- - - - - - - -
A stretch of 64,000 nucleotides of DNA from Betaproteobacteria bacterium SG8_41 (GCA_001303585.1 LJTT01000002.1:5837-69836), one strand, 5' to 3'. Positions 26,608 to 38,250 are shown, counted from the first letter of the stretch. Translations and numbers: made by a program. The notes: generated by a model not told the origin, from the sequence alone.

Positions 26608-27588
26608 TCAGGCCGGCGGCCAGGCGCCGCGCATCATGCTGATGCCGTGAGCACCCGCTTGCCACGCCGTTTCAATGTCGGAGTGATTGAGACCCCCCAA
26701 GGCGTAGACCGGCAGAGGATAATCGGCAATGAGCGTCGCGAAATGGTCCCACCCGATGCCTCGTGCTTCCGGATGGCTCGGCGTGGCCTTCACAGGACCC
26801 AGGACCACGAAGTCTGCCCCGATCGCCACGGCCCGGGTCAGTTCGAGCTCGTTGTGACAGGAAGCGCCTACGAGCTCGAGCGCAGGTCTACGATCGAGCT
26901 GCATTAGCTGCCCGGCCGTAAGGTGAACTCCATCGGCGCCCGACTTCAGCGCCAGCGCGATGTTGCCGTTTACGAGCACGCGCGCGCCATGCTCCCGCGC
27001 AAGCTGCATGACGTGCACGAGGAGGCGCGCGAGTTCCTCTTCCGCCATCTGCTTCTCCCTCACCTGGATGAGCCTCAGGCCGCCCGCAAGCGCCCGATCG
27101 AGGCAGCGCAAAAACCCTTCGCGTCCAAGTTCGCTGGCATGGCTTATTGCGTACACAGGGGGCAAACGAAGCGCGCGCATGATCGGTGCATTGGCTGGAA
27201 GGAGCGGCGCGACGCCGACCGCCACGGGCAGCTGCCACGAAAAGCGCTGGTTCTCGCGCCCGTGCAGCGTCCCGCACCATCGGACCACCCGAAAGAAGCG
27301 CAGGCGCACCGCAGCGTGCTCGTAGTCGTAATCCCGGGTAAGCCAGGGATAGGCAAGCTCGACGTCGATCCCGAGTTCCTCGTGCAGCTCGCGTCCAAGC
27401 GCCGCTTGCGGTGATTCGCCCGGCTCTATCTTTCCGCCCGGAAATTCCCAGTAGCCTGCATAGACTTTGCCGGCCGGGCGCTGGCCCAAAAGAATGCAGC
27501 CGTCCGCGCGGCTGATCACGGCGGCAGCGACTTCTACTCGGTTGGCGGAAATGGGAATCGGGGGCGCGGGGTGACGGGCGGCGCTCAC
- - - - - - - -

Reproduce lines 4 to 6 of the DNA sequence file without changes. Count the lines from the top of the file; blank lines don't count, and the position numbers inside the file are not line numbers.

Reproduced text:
26701 GGCGTAGACCGGCAGAGGATAATCGGCAATGAGCGTCGCGAAATGGTCCCACCCGATGCCTCGTGCTTCCGGATGGCTCGGCGTGGCCTTCACAGGACCC
26801 AGGACCACGAAGTCTGCCCCGATCGCCACGGCCCGGGTCAGTTCGAGCTCGTTGTGACAGGAAGCGCCTACGAGCTCGAGCGCAGGTCTACGATCGAGCT
26901 GCATTAGCTGCCCGGCCGTAAGGTGAACTCCATCGGCGCCCGACTTCAGCGCCAGCGCGATGTTGCCGTTTACGAGCACGCGCGCGCCATGCTCCCGCGC